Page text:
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Spring Greens Salad with Wild Garlic

April 21, 2017

This salad is a good example of something that we eat a lot, changing out the vegetables for whatever's in season locally. Right now that means everything green, and radishes. Wild garlic/ramps/bärlauch grows extensively in forested areas and it's available from March to May. You can buy it at farmers' markets at this time of year and it can also be grown in your garden - but if you're gathering it yourself, just remember to be cautious and not to over harvest. Wild garlic has a strong garlicky taste that goes really well with this salad. If you can't find any you can just use your favourite pesto recipe with some avocado blended into it, and a little extra garlic (but please try to seek out wild garlic for this recipe!). 

You can, of course, use different vegetables based on what you have on hand. Green asparagus isn't quite ready yet so I avoided using it in this recipe, but you could add it if you'd like. You could add spinach or chard, broccoli, fiddleheads, snow peas, or any other green vegetables. Substitute another grain like millet or amaranth for the quinoa, add lentils, do whatever you want. The dressing/sauce is what makes this dish special and it's also very good on bread, crackers, and everything else we were eating. So if nothing else, make the sauce and put it on everything.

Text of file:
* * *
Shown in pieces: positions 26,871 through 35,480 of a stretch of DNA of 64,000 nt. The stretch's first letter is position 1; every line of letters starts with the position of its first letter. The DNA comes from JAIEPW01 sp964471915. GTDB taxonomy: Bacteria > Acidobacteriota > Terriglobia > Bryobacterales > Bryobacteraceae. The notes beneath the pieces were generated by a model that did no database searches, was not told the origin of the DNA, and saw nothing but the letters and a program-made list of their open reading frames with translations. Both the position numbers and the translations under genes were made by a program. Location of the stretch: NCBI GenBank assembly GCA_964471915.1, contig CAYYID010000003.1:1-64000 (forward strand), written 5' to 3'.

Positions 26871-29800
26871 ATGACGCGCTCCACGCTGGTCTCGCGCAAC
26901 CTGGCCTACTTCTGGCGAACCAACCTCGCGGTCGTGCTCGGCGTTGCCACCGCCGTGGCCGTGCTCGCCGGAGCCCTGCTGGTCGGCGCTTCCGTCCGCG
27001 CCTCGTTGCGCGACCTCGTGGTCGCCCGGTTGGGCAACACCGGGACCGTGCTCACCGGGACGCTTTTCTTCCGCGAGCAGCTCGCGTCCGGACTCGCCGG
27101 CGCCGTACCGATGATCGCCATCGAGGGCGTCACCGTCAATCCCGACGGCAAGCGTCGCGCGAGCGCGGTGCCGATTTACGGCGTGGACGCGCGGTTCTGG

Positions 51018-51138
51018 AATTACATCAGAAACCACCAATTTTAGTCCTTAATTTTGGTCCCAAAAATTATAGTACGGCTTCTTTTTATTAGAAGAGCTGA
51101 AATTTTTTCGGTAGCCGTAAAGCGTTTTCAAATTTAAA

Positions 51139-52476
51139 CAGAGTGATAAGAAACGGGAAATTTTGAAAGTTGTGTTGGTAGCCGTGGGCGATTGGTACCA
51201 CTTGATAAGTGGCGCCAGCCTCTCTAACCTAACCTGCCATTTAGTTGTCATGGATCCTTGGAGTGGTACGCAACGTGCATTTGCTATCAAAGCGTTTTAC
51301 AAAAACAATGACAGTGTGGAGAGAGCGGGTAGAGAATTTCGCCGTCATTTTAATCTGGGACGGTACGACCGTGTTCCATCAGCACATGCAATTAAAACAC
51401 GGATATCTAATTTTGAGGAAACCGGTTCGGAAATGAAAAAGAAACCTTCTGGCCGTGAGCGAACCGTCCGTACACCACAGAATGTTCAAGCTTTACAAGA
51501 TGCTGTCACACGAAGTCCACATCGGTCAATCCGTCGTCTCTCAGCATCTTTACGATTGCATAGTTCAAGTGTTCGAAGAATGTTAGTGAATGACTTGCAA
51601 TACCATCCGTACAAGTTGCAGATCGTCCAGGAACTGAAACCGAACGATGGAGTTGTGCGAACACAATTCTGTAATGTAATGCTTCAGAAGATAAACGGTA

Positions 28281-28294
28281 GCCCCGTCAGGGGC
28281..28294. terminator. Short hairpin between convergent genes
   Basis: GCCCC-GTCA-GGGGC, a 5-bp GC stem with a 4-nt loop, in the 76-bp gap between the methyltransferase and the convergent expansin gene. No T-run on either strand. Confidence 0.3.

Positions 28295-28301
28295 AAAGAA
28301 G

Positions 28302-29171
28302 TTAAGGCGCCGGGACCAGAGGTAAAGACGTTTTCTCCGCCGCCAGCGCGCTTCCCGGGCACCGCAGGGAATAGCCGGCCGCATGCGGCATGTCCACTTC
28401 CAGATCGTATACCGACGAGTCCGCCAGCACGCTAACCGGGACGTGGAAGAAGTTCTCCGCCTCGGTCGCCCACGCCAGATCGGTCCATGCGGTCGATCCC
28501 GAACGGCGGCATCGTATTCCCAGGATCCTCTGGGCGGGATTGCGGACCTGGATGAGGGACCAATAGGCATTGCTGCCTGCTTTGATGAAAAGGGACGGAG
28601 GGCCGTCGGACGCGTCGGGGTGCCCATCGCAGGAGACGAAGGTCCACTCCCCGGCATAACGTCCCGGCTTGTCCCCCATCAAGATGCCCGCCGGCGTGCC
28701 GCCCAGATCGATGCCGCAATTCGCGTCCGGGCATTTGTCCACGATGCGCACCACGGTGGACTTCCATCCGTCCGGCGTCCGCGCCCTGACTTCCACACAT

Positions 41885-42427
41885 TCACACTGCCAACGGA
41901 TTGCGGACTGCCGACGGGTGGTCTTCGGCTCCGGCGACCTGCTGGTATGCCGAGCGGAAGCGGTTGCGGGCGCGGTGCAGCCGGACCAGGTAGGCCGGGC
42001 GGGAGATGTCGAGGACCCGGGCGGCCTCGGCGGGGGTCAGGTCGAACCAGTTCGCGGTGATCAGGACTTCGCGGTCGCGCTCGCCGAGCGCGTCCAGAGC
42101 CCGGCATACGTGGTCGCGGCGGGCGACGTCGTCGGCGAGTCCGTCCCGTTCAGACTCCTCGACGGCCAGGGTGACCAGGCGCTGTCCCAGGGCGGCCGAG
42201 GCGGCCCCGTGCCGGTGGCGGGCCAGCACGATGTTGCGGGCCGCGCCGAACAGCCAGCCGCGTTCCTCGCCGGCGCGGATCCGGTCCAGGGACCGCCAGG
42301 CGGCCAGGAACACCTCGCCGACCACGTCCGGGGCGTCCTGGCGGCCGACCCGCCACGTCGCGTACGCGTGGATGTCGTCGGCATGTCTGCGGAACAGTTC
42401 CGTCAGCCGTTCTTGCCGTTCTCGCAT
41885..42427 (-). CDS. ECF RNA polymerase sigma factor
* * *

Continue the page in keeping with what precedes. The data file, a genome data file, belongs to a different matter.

It might be worth noting that Graham and I ate this whole salad for lunch. If you're serving it as a side to something else (try falafel with it) then it will probably serve four people quite easily. If you're starving because someone had to photograph the salad before eating it, then it only serves two.

Spring Greens Salad with Wild Garlic
Serves 2-4


1 cup uncooked quinoa
2 cups water
1/2 teaspoon salt

1 teaspoon coconut oil
1 leek, cut into 1 cm thick rounds
2 small zucchinis, halved and sliced
1 cup radish greens or fresh spinach
1 cup fresh or frozen peas
Small bunch of wild garlic
5-6 radishes
1 avocado

Place the quinoa, water, and salt into a medium saucepan. Bring to a boil and then reduce the heat and let it simmer for 10-15 minutes, or until all of the water has been absorbed. Set it aside while you finish the vegetables.

While the quinoa is cooking, heat a pan over medium heat with the coconut oil. Add the leeks and zucchini, and cook for about 2 minutes or until lightly golden and softened. Stir in the radish greens and cook for an additional 30 seconds, then add the peas and garlic. Stir to combine, then turn off the heat and place a lid on the pan to gently cook the peas and ramps. 

Thinly slice the radishes and cut the avocado into cubes. To assemble the salad, place the cooked quinoa onto a serving platter and top with the cooked vegetables, radishes, and avocado. Place spoonfuls of the wild garlic sauce over the salad and serve warm, with extra sauce on the side.